• It looks like the sum provided in the zip file is of the .img file only. The sum provided on the downloads page is of the entire zip archive. Under this assumption, I ran the check both ways. Both sums checked out.

  13. Well done all, and thanks. the first of many I hope.

    However, I’ve downloaded the torrent, and it is now seeding, but I can’t get it to work.
    I loaded it onto an SD card, took the hard disk out of my PC and rebooted. Nothing happened! ;)

  14. You advocate the use of dd in deployment, but that is slow as hell unless you pass whole bunch of parameters to increase the read/write byte count.

    Nope, I just cat that turkey:

    cat foo > /dev/sdx

    is glorious

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  16. This shows the real power of torrents. They are not just about sharing the latest X-Men movie. Can’t wait for the release of the ‘little computer that could’

  17. /opt/vc is an interesting directory. no config.txt in the FAT partition so I assume we’ll need to d/l a new rootfs or drop that file in once it’s finalized?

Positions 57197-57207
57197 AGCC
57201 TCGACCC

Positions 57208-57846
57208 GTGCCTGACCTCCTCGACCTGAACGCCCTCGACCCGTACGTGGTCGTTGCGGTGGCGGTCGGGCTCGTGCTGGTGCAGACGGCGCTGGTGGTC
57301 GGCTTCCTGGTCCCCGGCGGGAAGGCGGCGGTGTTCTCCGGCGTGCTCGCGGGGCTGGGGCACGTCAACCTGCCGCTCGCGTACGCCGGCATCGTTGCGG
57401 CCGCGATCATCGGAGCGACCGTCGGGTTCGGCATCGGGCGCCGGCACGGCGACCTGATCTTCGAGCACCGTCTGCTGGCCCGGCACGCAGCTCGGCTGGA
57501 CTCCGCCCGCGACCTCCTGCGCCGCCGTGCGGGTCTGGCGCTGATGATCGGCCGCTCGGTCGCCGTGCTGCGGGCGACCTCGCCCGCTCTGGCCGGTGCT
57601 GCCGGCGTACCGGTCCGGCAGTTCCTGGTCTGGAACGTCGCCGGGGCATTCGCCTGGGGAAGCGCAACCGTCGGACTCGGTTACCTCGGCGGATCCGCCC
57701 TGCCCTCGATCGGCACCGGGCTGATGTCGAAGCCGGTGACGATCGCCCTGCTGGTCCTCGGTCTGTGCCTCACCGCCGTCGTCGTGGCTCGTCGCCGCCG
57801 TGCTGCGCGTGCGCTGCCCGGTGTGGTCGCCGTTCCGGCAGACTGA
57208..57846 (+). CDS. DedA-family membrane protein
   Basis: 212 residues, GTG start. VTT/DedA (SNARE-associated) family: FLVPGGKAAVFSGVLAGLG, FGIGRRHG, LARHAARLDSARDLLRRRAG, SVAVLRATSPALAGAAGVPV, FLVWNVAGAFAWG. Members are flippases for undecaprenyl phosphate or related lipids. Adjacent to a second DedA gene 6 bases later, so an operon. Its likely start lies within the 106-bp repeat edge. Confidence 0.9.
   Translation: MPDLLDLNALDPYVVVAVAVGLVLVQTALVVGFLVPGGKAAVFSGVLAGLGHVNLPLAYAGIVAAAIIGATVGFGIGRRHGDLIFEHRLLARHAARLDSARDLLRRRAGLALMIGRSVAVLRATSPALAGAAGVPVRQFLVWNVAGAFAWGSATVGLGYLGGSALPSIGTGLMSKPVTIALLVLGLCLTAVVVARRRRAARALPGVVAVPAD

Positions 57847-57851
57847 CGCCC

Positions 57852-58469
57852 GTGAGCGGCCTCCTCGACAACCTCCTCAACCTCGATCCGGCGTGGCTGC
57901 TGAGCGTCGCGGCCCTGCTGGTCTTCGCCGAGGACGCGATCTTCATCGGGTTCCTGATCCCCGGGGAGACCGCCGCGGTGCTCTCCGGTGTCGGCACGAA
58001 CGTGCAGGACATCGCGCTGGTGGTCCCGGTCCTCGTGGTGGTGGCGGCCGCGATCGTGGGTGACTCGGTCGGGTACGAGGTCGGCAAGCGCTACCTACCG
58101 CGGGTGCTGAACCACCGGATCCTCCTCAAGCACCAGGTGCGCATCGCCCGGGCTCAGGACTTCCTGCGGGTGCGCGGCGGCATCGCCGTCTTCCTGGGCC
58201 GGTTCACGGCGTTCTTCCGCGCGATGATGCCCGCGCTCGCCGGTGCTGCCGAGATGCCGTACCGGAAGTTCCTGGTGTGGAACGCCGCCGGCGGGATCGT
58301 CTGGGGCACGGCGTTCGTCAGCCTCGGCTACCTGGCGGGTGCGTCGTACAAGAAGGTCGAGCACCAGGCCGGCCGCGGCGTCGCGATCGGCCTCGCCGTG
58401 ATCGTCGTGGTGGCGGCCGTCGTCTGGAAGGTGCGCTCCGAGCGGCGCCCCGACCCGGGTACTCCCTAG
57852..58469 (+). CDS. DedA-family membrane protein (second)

• Thank you! Much appreciated :-)
      I didn’t realize Comcast was blocking torrents until someone else mentioned it. Explains why nothing happened for half an hour…

  18. What is the purpose of this? It’s not what you plan on shipping with the Pi, and it’s not what you expect users to use. So, why? Just to waste a lot of bandwidth?

  19. Pingback: Getting ready for launch: first root filesystem available for download | Raspberry Pi | Raspberry Pi |

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    • Ha, much more seeders than leechers:

      Seeders: 1064
      Leechers: 81
      Downloads: 2365

      So leechers will have more than enough download speed … bittorrent FTW!

  22. To anyone using a mirror: For the love of god, checksum your image.

    To Liz: Please please please put checksums of the official files in the body of the post, because the downloads page has been periodically inaccessible, and a lot of people are using untrusted 3rd party mirrors from the comments.